The coffee run is a perfect combination of physical exercise and coordination skills, just make sure you don’t play where you’re not ready to spill some coffee.
11. Paper airplane race
Like the pencil javelin, the paper airplane race centers on how far you can get your paper airplane to fly. Each team constructs their best engineered plane and marks where they ultimately land. Each person on the team should have a chance to fly the place and the team that gets the furthest is declared the winner
12. Bin Basketball
Grab two trash bins in the office and play ball! You can purchase a ball for this game but also just as easily use a tightly crumpled up piece of paper. Split into teams of two and play for around 10 minutes so each team member gets a chance to take a shot. Winner is determined by the team that makes the most baskets.
13. Balloon race
Grab a small bag of balloons for this game and make sure you have enough space to run a small to medium size race. Like the coffee run, this game requires that you place a balloon between your knees and make it to the finish line without dropping (or popping!) the balloon.
Like the other races in the Office Olympics, make sure there’s plenty of open space for teams to move and play until each member of the team gets a chance to run.
14. Virtual Olympic games for remote teams
If you are unable to meet in person or have a fully remote team, there are plenty of virtual games you use for a Zoom-style Office Olympics. Make sure you pick games where employees don’t have to buy extra materials and everyday things people would have in a home office, such as paper, pencils, and pens. Some easy and fun games that can be played with just those three items are:
If you have the option, consider a virtual event and reserve some open space in a park or public space where you can host an in-person Office Olympics. Virtual events are also a great addition to boosting employee morale and spirit throughout the calendar year.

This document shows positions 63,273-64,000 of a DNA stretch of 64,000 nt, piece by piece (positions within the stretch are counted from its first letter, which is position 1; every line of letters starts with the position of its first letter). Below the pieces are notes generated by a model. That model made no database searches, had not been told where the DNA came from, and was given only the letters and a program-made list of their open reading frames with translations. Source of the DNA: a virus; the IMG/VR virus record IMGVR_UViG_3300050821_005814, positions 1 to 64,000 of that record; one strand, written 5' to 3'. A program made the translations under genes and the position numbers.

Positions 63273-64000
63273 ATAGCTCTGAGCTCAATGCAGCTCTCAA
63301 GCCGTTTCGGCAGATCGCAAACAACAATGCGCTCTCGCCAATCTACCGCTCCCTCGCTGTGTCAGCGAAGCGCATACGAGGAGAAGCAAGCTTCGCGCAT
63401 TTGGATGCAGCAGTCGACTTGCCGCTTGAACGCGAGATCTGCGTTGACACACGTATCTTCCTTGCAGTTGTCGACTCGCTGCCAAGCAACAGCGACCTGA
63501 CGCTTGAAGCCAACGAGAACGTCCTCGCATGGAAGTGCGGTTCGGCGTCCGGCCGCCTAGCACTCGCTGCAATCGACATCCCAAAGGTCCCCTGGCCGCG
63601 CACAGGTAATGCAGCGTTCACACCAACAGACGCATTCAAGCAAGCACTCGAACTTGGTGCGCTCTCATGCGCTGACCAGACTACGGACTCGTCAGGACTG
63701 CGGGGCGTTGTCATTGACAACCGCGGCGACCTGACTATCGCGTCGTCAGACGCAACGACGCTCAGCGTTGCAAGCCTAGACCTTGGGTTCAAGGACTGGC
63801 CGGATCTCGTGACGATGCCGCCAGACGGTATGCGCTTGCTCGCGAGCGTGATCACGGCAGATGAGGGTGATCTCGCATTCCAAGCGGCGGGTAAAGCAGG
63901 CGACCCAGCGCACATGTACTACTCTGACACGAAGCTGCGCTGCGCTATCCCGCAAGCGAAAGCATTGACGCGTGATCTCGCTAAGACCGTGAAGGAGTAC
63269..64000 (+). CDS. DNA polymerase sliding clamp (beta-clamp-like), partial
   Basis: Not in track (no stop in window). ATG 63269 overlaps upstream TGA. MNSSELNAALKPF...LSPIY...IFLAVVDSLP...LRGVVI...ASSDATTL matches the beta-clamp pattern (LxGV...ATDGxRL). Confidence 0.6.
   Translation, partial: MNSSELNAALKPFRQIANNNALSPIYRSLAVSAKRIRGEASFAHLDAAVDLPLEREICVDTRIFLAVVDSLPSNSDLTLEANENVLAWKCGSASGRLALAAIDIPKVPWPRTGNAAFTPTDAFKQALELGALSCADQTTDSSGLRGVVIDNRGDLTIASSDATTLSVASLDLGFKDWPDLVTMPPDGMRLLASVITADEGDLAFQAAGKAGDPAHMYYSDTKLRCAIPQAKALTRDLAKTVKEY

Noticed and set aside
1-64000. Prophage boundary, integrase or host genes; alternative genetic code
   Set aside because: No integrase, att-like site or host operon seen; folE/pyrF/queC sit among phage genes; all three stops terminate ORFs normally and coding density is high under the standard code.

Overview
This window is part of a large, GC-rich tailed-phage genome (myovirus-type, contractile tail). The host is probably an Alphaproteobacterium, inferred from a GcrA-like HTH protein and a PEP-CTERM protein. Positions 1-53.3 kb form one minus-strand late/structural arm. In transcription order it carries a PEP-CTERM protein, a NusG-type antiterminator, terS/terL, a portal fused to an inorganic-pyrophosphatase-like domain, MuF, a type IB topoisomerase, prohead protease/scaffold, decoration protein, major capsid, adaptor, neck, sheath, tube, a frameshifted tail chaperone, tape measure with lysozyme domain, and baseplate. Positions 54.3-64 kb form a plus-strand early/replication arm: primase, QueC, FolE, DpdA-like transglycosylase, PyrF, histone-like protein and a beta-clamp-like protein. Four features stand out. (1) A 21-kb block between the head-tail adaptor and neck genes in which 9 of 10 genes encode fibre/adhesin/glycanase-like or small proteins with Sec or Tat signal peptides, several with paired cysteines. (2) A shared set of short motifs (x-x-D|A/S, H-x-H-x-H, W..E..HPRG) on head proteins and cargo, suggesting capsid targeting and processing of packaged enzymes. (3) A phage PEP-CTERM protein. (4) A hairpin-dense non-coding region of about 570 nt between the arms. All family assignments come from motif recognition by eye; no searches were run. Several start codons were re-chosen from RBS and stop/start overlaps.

How to execute a successful Office Olympics
Ensure you have enough space and materials to play the games you choose. Once you’ve established what events will occur, devise a schedule and determine what prizes and awards will be given to the winning teams. Employees will split into small groups and play each game for a set time, which depending on team size, can be from 5 to 15 minutes. After completing the matches, teams rotate until each group has participated in each competition.
To finish off the day of events, consider offering an awards ceremony with home made medals out of office supplies. If possible, dedicate part of your budget to invest in some prizes for winners, like a gift card or an extra day of PTO. Most of all, hosting an Office Olympics is about having fun and bringing employees together through the power of team building.
Planning a team retreat and looking for activities to help foster connection and teamwork? The Surf Office can help you plan your retreat and integrate games and team building challenges like the Office Olympics to maximize your time with your team.